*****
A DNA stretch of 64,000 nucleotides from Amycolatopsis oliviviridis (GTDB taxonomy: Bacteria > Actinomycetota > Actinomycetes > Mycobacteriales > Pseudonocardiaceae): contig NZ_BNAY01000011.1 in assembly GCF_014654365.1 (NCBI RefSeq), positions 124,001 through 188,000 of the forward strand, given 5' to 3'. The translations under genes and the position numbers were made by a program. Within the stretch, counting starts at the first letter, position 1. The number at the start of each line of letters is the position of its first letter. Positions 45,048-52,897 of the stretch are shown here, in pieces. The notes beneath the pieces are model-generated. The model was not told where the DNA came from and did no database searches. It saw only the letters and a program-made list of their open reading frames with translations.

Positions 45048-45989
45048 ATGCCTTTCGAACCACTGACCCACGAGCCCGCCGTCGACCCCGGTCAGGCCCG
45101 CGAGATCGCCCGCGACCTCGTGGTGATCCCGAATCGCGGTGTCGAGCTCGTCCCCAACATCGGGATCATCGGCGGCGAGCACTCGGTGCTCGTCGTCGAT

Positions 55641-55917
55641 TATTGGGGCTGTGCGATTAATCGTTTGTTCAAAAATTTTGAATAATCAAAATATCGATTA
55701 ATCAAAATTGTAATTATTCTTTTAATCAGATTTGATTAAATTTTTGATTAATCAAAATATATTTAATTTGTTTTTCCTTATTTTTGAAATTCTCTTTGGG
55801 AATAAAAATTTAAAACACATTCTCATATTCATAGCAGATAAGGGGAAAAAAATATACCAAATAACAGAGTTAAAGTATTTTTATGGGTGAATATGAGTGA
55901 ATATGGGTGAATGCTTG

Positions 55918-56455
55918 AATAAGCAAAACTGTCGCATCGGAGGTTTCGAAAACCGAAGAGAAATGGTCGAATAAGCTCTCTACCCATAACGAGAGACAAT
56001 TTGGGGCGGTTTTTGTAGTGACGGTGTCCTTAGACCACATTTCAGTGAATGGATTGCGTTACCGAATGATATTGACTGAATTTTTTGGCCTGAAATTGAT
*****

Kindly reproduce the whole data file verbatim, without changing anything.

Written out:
A DNA stretch of 64,000 nucleotides from Amycolatopsis oliviviridis (GTDB taxonomy: Bacteria > Actinomycetota > Actinomycetes > Mycobacteriales > Pseudonocardiaceae): contig NZ_BNAY01000011.1 in assembly GCF_014654365.1 (NCBI RefSeq), positions 124,001 through 188,000 of the forward strand, given 5' to 3'. The translations under genes and the position numbers were made by a program. Within the stretch, counting starts at the first letter, position 1. The number at the start of each line of letters is the position of its first letter. Positions 45,048-52,897 of the stretch are shown here, in pieces. The notes beneath the pieces are model-generated. The model was not told where the DNA came from and did no database searches. It saw only the letters and a program-made list of their open reading frames with translations.

Positions 45048-45989
45048 ATGCCTTTCGAACCACTGACCCACGAGCCCGCCGTCGACCCCGGTCAGGCCCG
45101 CGAGATCGCCCGCGACCTCGTGGTGATCCCGAATCGCGGTGTCGAGCTCGTCCCCAACATCGGGATCATCGGCGGCGAGCACTCGGTGCTCGTCGTCGAT

Positions 55641-55917
55641 TATTGGGGCTGTGCGATTAATCGTTTGTTCAAAAATTTTGAATAATCAAAATATCGATTA
55701 ATCAAAATTGTAATTATTCTTTTAATCAGATTTGATTAAATTTTTGATTAATCAAAATATATTTAATTTGTTTTTCCTTATTTTTGAAATTCTCTTTGGG
55801 AATAAAAATTTAAAACACATTCTCATATTCATAGCAGATAAGGGGAAAAAAATATACCAAATAACAGAGTTAAAGTATTTTTATGGGTGAATATGAGTGA
55901 ATATGGGTGAATGCTTG

Positions 55918-56455
55918 AATAAGCAAAACTGTCGCATCGGAGGTTTCGAAAACCGAAGAGAAATGGTCGAATAAGCTCTCTACCCATAACGAGAGACAAT
56001 TTGGGGCGGTTTTTGTAGTGACGGTGTCCTTAGACCACATTTCAGTGAATGGATTGCGTTACCGAATGATATTGACTGAATTTTTTGGCCTGAAATTGAT